Cotton v. Damiter et al, No. 4:2019cv01359 - Document 27 (M.D. Pa. 2020)

Court Description: MEMORANDUM OPINION (Order to follow as separate docket entry) re 19 MOTION to Dismiss Amended Complaint filed by James Wessinger, James Meintel, Kelly O'Kane, Jennifer Newberry, Pete Damiter. Signed by Honorable Matthew W. Brann on 9/2/2020. (lg)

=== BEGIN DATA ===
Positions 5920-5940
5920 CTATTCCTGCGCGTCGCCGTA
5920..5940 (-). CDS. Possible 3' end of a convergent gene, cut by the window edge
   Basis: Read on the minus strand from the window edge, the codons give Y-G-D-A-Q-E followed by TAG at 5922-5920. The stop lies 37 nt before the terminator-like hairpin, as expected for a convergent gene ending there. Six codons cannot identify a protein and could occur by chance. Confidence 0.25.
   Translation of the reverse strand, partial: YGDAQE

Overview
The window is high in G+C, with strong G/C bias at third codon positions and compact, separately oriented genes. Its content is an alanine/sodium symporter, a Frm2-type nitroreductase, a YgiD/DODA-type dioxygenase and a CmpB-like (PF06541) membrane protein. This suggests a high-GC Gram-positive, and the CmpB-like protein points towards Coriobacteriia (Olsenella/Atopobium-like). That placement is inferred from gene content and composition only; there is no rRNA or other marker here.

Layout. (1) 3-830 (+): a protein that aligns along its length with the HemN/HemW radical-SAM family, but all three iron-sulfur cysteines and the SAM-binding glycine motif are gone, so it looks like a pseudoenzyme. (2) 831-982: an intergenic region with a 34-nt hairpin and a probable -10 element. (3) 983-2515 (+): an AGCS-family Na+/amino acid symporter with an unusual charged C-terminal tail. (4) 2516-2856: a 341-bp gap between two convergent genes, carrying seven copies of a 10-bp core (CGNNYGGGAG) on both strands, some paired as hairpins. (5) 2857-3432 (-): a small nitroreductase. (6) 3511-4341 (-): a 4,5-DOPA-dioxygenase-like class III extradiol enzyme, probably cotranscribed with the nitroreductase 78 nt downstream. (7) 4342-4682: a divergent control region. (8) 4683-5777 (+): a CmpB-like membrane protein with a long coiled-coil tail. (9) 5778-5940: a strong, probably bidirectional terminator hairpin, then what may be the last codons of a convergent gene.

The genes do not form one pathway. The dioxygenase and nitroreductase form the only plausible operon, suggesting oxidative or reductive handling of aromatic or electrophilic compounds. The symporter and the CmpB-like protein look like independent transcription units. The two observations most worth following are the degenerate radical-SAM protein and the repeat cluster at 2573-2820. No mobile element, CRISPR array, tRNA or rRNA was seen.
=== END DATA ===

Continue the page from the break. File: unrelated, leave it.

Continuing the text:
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Cotton v. Damiter et al Doc. 27 Case 4:19-cv-01359-MWB-MA Document 27 Filed 09/02/20 Page 1 of 12 IN THE UNITED STATES DISTRICT COURT FOR THE MIDDLE DISTRICT OF PENNSYLVANIA No. 4:19-CV-01359 EARL COTTON, (Judge Brann) Plaintiff, v. PETE DAMITER, et al., Defendants. MEMORANDUM OPINION SEPTEMBER 2, 2020 Plaintiff Earl Cotton, a prisoner presently confined at the State Correctional Institution at Frackville in Frackville, Pennsylvania, filed an amended complaint pursuant to 42 U.S.C. § 1983 alleging various First Amendment retaliation claims related to his incarceration.1 Defendants have filed a motion to dismiss the amended complaint, which is now ripe for disposition.2 For the reasons that follow, the Court will grant in part the motion. I. FACTUAL BACKGROUND Plaintiff is a Pennsylvania state prisoner who at all times relevant to the amended complaint was a prisoner at SCI Frackville.3 In 2018, Plaintiff, along with other prisoners, received information that Defendant Activities Manager Pete 1 2 3 Doc. 1. See Doc. 19. Doc. 18 at 1-2. Case 4:19-cv-01359-MWB-MA Document 27 Filed 09/02/20 Page 2 of 12 Damiter was misappropriating money allocated for the Inmate General Welfare Fund (“IGWF”).4 Plaintiff, together with a few others, drafted a letter to Pennsylvania Attorney General Josh Shapiro requesting a forensic audit of IGWF spending, which was transmitted to him through non-party attorney Rachel Wolkenstein.5 The letter explained that Defendant Damiter was using IGWF funds to employ his personal friends for services provided to the inmates.6 In December 2018, Plaintiff submitted a grievance to Defendant Program Manager Kelly O’Kane, asking why Defendant Damiter was permitted to select the inmate representatives for the IGWF committee, rather than be selected by the inmates themselves.7 She responded that “a memo went to each block and candidates were interviewed.”8 He again wrote to Defendant O’Kane, expressing concern that Defendant Damiter was using IGWF funds as a source of income for family and friends. Defendant O’Kane responded that “IGWF funds are audited by an outside source. If there are any discrepancies, they will be addressed.”9 Plaintiff next wrote to non-party Secretary of the Department of Corrections John Wetzel on April 10, 2019 expressing concern about the alleged misuse of IGWF funds and advising that he had been retaliated against by being removed from 4 5 6 7 8 9 Id. at 2. Id. at 3. Id. Id. Id. Id. 2 Case 4:19-cv-01359-MWB-MA Document 27 Filed 09/02/20 Page 3 of 12 single cell status.10 He received a response that the DOC does not condone inappropriate treatment.11 On March 28, 2019, Plaintiff was ordered to move from his single cell to a double bunk cell.12 Plaintiff feared for his safety because Defendant Damiter was overheard making the threat that he “would like to put someone in Plaintiff’s cell to kill him in his sleep,” and refused to move to a double bunk cell. He was then placed in the restricted housing unit (“RHU”).13 Plaintiff filed a grievance asserting that his removal from single bunk status was in retaliation for requesting a forensic audit of Defendant Damiter.14 That grievance was denied on April 5, 2019 by Defendant Deputy Facility Manager James Meintel, who Plaintiff generally alleges also played a part in his removal from single bunk status.15 On April 12, 2019, Defendant Unit Manager James Wessinger issued a disciplinary report for Plaintiff claiming that Plaintiff refused to take a cellmate, which Plaintiff says is false.16 As a result of the disciplinary report, Plaintiff received thirty days of disciplinary confinement and was removed from his job in the gym.17 During the disciplinary review proceedings, Defendant Wessinger was a member of 10 11 12 13 14 15 16 17 Id. at 3-4. Id. at 4. Id. Id. Id. at 4. Id. Id. Id. 3 Case 4:19-cv-01359-MWB-MA Document 27 Filed 09/02/20 Page 4 of 12 the program review committee (“PRC”), even though he issued the disciplinary report.18 After appealing the disciplinary report, non-party Facility Manager Brittain remanded the matter because Defendant Weissinger should not have been part of the PRC.19 After the matter was remanded back to the PRC, the disciplinary sanction was upheld.20 While in the RHU, Plaintiff was reevaluated for a single cell status.21 Plaintiff was again assigned single cell status and was released from the RHU, presumably into a single cell.22 Plaintiff alleges that Defendants Damiter, O’Kane, Weissinger, and Meintel acted to remove Plaintiff’s single cell status and to issue a false misconduct report in retaliation for Plaintiff’s request for a forensic audit of the IGWF funds.23 Curiously, Plaintiff also names as a defendant Grievance Coordinator/Superintendent’s Assistant Jennifer Newberry, although there are no allegations against her in the complaint.24 II. STANDARD OF REVIEW Rule 8 of the Federal Rules of Civil Procedure provides that a pleading must set forth a claim for relief which contains a short and plain statement of the claim 18 19 20 21 22 23 24 Id. Id. at 5. Id. Id. Id. Id. See generally Doc. 18. 4 Case 4:19-cv-01359-MWB-MA Document 27 Filed 09/02/20 Page 5 of 12 showing that the pleader is entitled to relief; the complaint must provide the defendant with fair notice of the claim.25 When considering a Rule 12(b)(6) motion to dismiss, the court must accept as true all factual allegations.26 The issue in a motion to dismiss is whether the plaintiff should be entitled to offer evidence to support the claim, not whether the plaintiff will ultimately prevail.27 The onus is on the plaintiff to provide a well-drafted complaint that alleges factual support for its claims. “While a complaint attacked by a Rule 12(b)(6) motion to dismiss does not need detailed factual allegations, a plaintiff’s obligation to provide the ‘grounds’ of his ‘entitle[ment] to relief requires more than labels and conclusions, and a formulaic recitation of the elements of a cause of action will not do.”28 The court need not accept unsupported inferences,29 nor legal conclusions cast as factual allegations.30 Legal conclusions without factual support are not entitled to the assumption of truth.31 Once the court winnows the conclusory allegations from those allegations supported by fact, which it accepts as true, the court must engage in a common sense 25 26 27 28 29 30 31 See Bell Atl. Corp. v. Twombly, 550 U.S. 544, 555 (2007). See Erickson v. Pardus, 551 U.S. 89, 94 (per curiam). See Phillips v. County of Allegheny, 515 F.3d 224, 232 (3d Cir. 2008) (the Rule 8 pleading standard “‘simply calls for enough facts to raise a reasonable expectation that discovery will reveal evidence of’ the necessary element.”); Nami v. Fauver, 82 F.3d 63, 65 (3d Cir. 1996). Twombly, 550 U.S. at 555 (alteration in original and internal citations omitted). Cal. Pub. Employees Ret. Sys. v. The Chubb Corp., 394 F.3d 126, 143 (3d Cir. 2004). Twombly, 550 U.S. at 556. See Ashcroft v. Iqbal, 556 U.S. 662, 678 (2009) (“Threadbare recitals of elements of a cause of action, supported by mere conclusory statements, do not” satisfy the requirements of Rule 8). 5 Case 4:19-cv-01359-MWB-MA Document 27 Filed 09/02/20 Page 6 of 12 review of the claim to determine whether it is plausible. This is a context-specific task, for which the court should be guided by its judicial experience. The court must dismiss the complaint if it fails to allege enough facts “to state a claim for relief that is plausible on its face.”32 A “claim has facial plausibility when the plaintiff pleads factual content that allows the court to draw a reasonable inference that the defendant is liable for the misconduct alleged.”33 The complaint that shows that the pleader is entitled to relief—or put another way, facially plausible—will survive a Rule 12(b)(6) motion.34 III. DISCUSSION Defendants argue that the Court should dismiss the amended complaint because (1) Plaintiff cannot state a claim for retaliation against defendants, (2) Plaintiff has failed to exhaust his administrative remedies, (3) certain Defendants lack the personal involvement required to sustain a § 1983 claim against them, and (4) Plaintiff has failed to allege an Eighth or Fourteenth Amendment claim regarding the denial of single bunk status. Plaintiff has brought his constitutional claim pursuant to 42 U.S.C. § 1983, which provides in pertinent part: Every person who, under color of any statute, ordinance, regulation, custom, or usage, of any State or Territory, subjects, or causes to be subjected, any citizen of the United States or other person within the 32 33 34 Iqbal, 556 U.S. at 678 (quoting Twombly, 550 U.S. at 570). Id. See Fed. R. Civ. P. 8(a)(2); Mayer v. Belichick, 605 F.3d 223, 229 (3d Cir. 2010). 6 Case 4:19-cv-01359-MWB-MA Document 27 Filed 09/02/20 Page 7 of 12 jurisdiction thereof to the deprivation of any rights, privileges, or immunities secured by the Constitution and laws, shall be liable to the party injured in an action at law, suit in equity, or other proper proceeding for redress. “To establish a claim under 42 U.S.C. § 1983, [a plaintiff] must demonstrate a violation of a right secured by the Constitution and the laws of the United States [and] that the alleged deprivation was committed by a person acting under color of state law.”35 “The first step in evaluating a section 1983 claim is to ‘identify the exact contours of the underlying right said to have been violated’ and to determine ‘whether the plaintiff has alleged a deprivation of a constitutional right at all.’”36 In order to establish a First Amendment retaliation claim, a plaintiff must prove that (1) his conduct was constitutionally protected, (2) he suffered an adverse action at the hands of prison officials, and (3) his constitutionally protected conduct was a substantial or motivating factor in the decision to discipline him.37 The United States Court of Appeals for the Third Circuit has explicitly held that filing complaints, grievances, and civil actions all constitute constitutionally protected conduct.38 Thus, Plaintiff has established that he was engaged in constitutionally protected conduct when he filed complaints and grievances regarding the use of IGWF funds. 35 36 37 38 Moore v. Tartler, 986 F.2d 682, 685 (3d Cir. 1993). Nicini v. Morra, 212 F.3d 798, 806 (3d Cir. 2000) (quoting County of Sacramento v. Lewis, 523 U.S. 833, 841 n.5 (1998)). Watson v. Rozum, 834 F.3d 417, 422 (3d Cir. 2016). See, e.g., Watson, 843 F.3d at 422-23; Mitchell v. Horn, 318 F.3d 523, 530 (3d Cir. 2003). 7 Case 4:19-cv-01359-MWB-MA Document 27 Filed 09/02/20 Page 8 of 12 Next, an adverse action is one “sufficient to deter a person of ordinary firmness from exercising his First Amendment rights.”39 An adverse consequence “need not be great in order to be actionable,” rather, it need only be “more than de minimis.”40 A disadvantageous change in housing assignment and the loss of ability to participate in certain prison programs have both been identified as adverse actions in the context of a First Amendment retaliation claim.41 Thus, Plaintiff has also established the second prong of a prima facie retaliation case regarding his change to a double cell/denial of single cell status and also his reassignment to the RHU. Generally, plaintiffs can satisfy the third prong by alleging either (1) an unusually suggestive temporal proximity between the protected activity and the allegedly retaliatory action, or (2) a pattern of antagonism coupled with timing that suggests a causal link.42 When the timing is not so proximate as to be “unduly suggestive,” the appropriate test is “timing plus other evidence.”43 Here, the timing between Plaintiff’s complaints, grievances, and letter writing about the IGWF funds and his removal of single cell status is suggestive of potential retaliation, but not unduly so. Coupled with Defendant Damiter’s statement that he “would like to put someone in Plaintiff’s cell to kill him in his sleep,” and Defendant Weissinger’s 39 40 41 42 43 See Allah v. Seiverling, 229 F.3d 220, 225 (3d Cir. 2000) (internal quotation marks omitted). Watson, 834 F.3d at 423 (citing McKee v. Hart, 436 F.3d 165, 170 (3d Cir. 2006)). See Watson, 834 F.3d at 423. See id. See id. 8 Case 4:19-cv-01359-MWB-MA Document 27 Filed 09/02/20 Page 9 of 12 issuance of a misconduct report, however, these events are together sufficient to establish at this early stage that Plaintiff’s protected conduct was a substantial or motivating factor in the decision to move Plaintiff from a single to a double cell. As to Defendants O’Kane, Meintel, and Newberry, Plaintiff has failed to establish a prima facie case of retaliation against them. Defendant O’Kane last responded to one of Plaintiff’s grievances regarding Defendant Damiter/the IGWF funds on December 12, 2018. This is not proximate in time to any act of retaliation, and there are no allegations that could otherwise suggest a substantial or motivating factor on the part of Defendant O’Kane. Likewise, although Plaintiff alleges in a conclusory manner that Defendant Meintel “played an integral part in removal of Plaintiff’s Z-Code [single cell status],” Plaintiff fails to provide any substantive allegations regarding the role played by Defendant Meintel. And the only other allegation against Defendant Meintel is that he denied Plaintiff’s grievance. Finally, there are simply no factual allegations against Defendant Newberry at all, and thus no case of retaliation can be made against her. Defendants also argue that the Court should dismiss the amended complaint because Plaintiff “has failed to include sufficient allegations demonstrating that he exhausted his administrative remedies with respect to the retaliation claim.” Although it is true that the Prisoner Litigation Reform Act of 1996 requires prisoners 9 Case 4:19-cv-01359-MWB-MA Document 27 Filed 09/02/20 Page 10 of 12 to exhaust claims related to prison life,44 it contains no requirement that a plaintiff must affirmatively plead exhaustion in a civil action.45 Rather, the Third Circuit has explicitly held that a defendant must plead and prove failure to exhaust as an affirmative defense.46 Defendants have failed to do so here, presenting no evidence of a failure to exhaust, and the defense cannot be established from the allegations pled by Plaintiff in the amended complaint. The motion to dismiss is therefore denied in this regard, although Defendants are certainly entitled to file an appropriate motion raising this affirmative defense in the future. The Court will dismiss Defendants Jennifer Newberry, Kelly O’Kane, and James Meintel for lack of personal involvement. “A defendant in a civil rights action ‘must have personal involvement in the alleged wrongs to be liable,’ and ‘cannot be held responsible for a constitutional violation which he or she neither participated in nor approved.’”47 Defendant Newberry is not mentioned in the allegations of the amended complaint. Her title is listed as “Grievance Coordinator/ Superintendent’s Assistant,” which suggests that she may have been involved in responding to one of Plaintiff’s grievances. A prisoner’s allegation that prison officials received or responded to a grievance, however, does not establish that the officials were 44 45 46 47 See 42 U.S.C. s 1997e(a). See Rays v. Kertes, 285 F.3d 287 (3d Cir. 2002). See id. at 295. Baraka v. McGreevey, 481 F.3d 187, 210 (3d Cir. 2007). 10 Case 4:19-cv-01359-MWB-MA Document 27 Filed 09/02/20 Page 11 of 12 involved in the underlying allegedly unconstitutional conduct.48 Similarly, both the involvement of Defendants O’Kane and Meintel is limited to responding to grievances. Based on the allegations of the amended complaint, the Court cannot infer that either Defendant was personally involved in any sort of retaliation against Plaintiff. As such, the Court will dismiss Defendants Newberry, O’Kane, and Meintel for lack of personal involvement. Finally, although Plaintiff focuses his amended complaint on his First Amendment retaliation claim, Plaintiff also references the Eighth and Fourteenth Amendments, and, as such, the Court will consider whether Plaintiff has alleged any claims here. As Defendants correctly point out, “[i]t is well established that the decision where to house inmates is at the core of prison administrators’ expertise,”49 and thus prisoners do not have a protected liberty interest arising from the Due Process Clause to be assigned to a particular custody level, security classification, or place of confinement.50 Likewise, the denial of single bunk status, also referred 48 49 50 See Rode v. Dellaciprete, 845 F.2d 1195, 1207-08 (3d Cir. 1988) (review of a grievance is insufficient to demonstrate the actual knowledge necessary to establish personal involvement); Pressley v. Beard, 266 F. App’x 216 (3d Cir. 2008) (prison officials cannot be held liable based on their failure to take corrective action when grievances were referred to them); Brooks v. Beard, 167 F. App’x 923, 925 (3d Cir. 2006); Ramos v. Pennsylvania Dep’t of Corrs., No. 06-cv-1444, 2006 WL 2129148, at *2 (M.D. Pa. July 27, 2006) (review and denial of the grievances and subsequent administrative appeal does not establish personal involvement). McKune v. Lile, 536 U.S. 24, 39 (2002). Wilkinson v. Austin, 545 U.S. 209, 221-22 (2005); Thomaston v. Meyer, 519 F. App’x 118 (3d Cir. 2013) (holding that denial of a prisoner’s request for Z-code status for single bunk is not a due process violation). 11 Case 4:19-cv-01359-MWB-MA Document 27 Filed 09/02/20 Page 12 of 12 to as Z-Code status, is not cruel and unusual punishment violating the Eighth Amendment.51 The Court will therefore dismiss any Eighth and Fourteenth Amendment claims that Plaintiff intended to assert as he cannot assert a claim under either solely for the denial of single cell status. IV. CONCLUSION Based on the foregoing, the motion to dismiss will be granted in part as to the Defendants Newberry, O’Kane, and Meintel, who will all be dismissed for lack of personal involvement. Plaintiff’s Eighth and Fourteenth Amendment claims are also duly dismissed. An appropriate Order follows. BY THE COURT: s/ Matthew W. Brann Matthew W. Brann United States District Judge 51 Mattis v. Dep’t of Corrs., No. 16-cv-306, 2017 WL 6406884, at *12-13 (W.D. Pa. Dec. 15, 2017). 12